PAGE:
(Brunswick Downtown Association)

Brunswick is a great choice for those out and about with their dog, with plenty of the breathtaking natural beauty and relaxed vibes that make Maine so dog-friendly for visitors and locals alike. Come summer, sidewalk cafes pop up downtown. The parkland mall (not “town green”) and Bowdoin College’s quad offer shade and open space in the heart of town. Just a half hour from Portland, Brunswick is loaded with parks and trails, and more await next door in coastal Harpswell and inland Topsham. State parks and historic sites further afield make nice daytrips, as do neighboring Freeport and Bath.

Our guide for getting out and about in the Brunswick area with your dog—or dogs—includes suggestions, tips and, oh woof, some rules. Please note: “Off-leash” (and on-leash!) references presume voice control of your dog, in keeping with local laws.

DOG PARK Many good-sized Maine towns lack a dog park, but not Brunswick:

Merrymeeting Dog Park: Water St. (brunswickme.org/departments/parks-recreation/parks-facilities/merrymeeting-dog-park) Nearly two acres, this off-leash zone along Androscoggin River Bicycle and Pedestrian Path has water views.

BRUNSWICK PARKS AND TRAILS The town of Brunswick has descriptions and photos of its 20-some diverse parks and outdoor recreation spots at its website (brunswickme.org/departments/parks-recreation/parks-facilities/parks-natural-areas). There’s a link atop the page to a guide with more information. Some picks of this great litter:

Town Commons and Greater Commons: Harpswell Road Celebrating its 300th anniversary, Town Commons is now a 71-acre wooded park with picnic areas and trails—on one you’ll see a rare pitch pine heath barren. Trails connect “seamlessly” with those in adjoining 112-acre Greater Commons, where trails link with neighborhoods. From the north side, pick up a trail that continues to the town’s Coffin’s Ice Pond (off Harpswell Road) and on to Bowdoin College.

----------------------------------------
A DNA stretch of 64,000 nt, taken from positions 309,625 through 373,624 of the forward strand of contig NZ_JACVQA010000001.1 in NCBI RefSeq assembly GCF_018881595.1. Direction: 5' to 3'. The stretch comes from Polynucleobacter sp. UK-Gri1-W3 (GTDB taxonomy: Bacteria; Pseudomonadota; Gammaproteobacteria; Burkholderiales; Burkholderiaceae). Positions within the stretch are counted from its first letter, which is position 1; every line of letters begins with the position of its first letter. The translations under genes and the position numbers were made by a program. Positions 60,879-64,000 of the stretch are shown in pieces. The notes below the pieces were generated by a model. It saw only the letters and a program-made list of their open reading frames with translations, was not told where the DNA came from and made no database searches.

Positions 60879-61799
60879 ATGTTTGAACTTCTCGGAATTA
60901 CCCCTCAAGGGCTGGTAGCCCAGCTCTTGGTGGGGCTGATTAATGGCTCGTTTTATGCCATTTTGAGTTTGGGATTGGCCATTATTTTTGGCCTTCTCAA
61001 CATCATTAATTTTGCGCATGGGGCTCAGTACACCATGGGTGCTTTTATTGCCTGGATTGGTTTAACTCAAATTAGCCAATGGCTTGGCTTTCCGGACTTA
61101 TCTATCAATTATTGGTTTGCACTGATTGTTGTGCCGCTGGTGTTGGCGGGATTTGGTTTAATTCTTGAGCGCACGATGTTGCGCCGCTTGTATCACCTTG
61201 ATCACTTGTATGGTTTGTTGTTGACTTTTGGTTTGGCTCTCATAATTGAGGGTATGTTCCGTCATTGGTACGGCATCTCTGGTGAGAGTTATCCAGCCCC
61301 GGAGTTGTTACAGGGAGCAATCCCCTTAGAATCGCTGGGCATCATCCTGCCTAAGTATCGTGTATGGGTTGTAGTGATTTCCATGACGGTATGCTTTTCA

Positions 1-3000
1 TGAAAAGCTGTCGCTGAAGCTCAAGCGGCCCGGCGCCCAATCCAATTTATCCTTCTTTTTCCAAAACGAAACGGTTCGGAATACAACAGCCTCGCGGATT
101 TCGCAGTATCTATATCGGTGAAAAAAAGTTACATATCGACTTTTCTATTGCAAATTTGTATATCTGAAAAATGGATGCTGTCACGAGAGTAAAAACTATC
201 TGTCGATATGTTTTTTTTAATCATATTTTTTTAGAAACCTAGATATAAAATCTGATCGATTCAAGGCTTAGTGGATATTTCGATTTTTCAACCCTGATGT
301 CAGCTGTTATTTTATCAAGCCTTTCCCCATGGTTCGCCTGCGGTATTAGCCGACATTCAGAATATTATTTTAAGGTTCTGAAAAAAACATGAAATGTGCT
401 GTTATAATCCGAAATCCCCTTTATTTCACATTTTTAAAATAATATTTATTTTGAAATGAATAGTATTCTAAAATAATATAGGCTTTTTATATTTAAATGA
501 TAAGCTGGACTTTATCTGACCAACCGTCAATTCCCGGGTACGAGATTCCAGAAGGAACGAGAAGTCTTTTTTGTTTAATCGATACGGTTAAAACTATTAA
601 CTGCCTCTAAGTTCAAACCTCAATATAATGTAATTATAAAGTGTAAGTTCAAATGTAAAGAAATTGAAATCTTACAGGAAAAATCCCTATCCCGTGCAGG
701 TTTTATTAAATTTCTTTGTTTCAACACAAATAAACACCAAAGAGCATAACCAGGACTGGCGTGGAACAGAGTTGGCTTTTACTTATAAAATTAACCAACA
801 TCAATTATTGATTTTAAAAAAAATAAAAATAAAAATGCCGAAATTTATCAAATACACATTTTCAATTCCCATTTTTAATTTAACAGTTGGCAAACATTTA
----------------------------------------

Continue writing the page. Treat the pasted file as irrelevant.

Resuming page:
Androscoggin River Bicycle and Pedestrian Path: north of Route 1 The 2.6-mile paved riverside path links in-town Brunswick with Cooks Corner.

Cox Pinnacle: Hacker Road Hike to the town’s highest point at this 103-acre park in West Brunswick.

250th Anniversary Park, Maine Street: On the Androscoggin River below a hydroelectric dam, the park has outstanding river views, a put-in for canoers and kayakers, and a fishing area on the river bank.

Swinging Bridge Park, Route 1: Not far from downtown, the tiny park is the gateway to the historic pedestrian bridge crossing the Androscoggin River to Topsham, where a river path awaits.

TOPSHAM PARKS AND TRAILS At Topsham’s Head of Tide Park, the trail system follows the Cathance River, but DON’T cross the aluminum bridge to Cathance River Nature Preserve—dogs aren’t allowed at the Brunswick-Topsham Land Trust (btlt.org) preserve, though leashed dogs are welcome at many of its other trail systems. The town of Topsham website lists area parks, preserves and trails (topshammaine.com/?SEC=110F5165-62BE-4EA4-BA45-2FD9CDBB42D2); none have off-leash dog areas. HARPSWELL HERITAGE LAND TRUST (hhltmaine.org/get-outdoors) Below Brunswick, long narrow bays and jagged fingers of land juxtapose in Harpswell, a haven for summer folk. The land trust’s website lists 20 preserves, trails and recreation spots that allow dogs on-leash. Information on outdoor recreation is also at the peninsular town’s website (harpswell.maine.gov).

STATE PARKS (maine.gov/dacf/parks) Dogs must be on-leash in state parks and historic sites and aren’t allowed on park beaches (lake or seaside) April–Sept. So skip Popham Beach below Bath and daytrip to:


Bradbury Mountain State Park: 528 Hallowell Road Pownal ($4 adults, $6 nonresidents) This 800-acre park near Freeport offers hiking, wonderful summit views, shaded picnic sites and a campground.

Wolfe’s Neck Woods State Park: 426 Wolfe’s Neck Road Freeport ($4 adults, $6 nonresidents) A respite five minutes from Freeport’s outlets, the park has shoreline on Casco Bay and the Harraseeket River.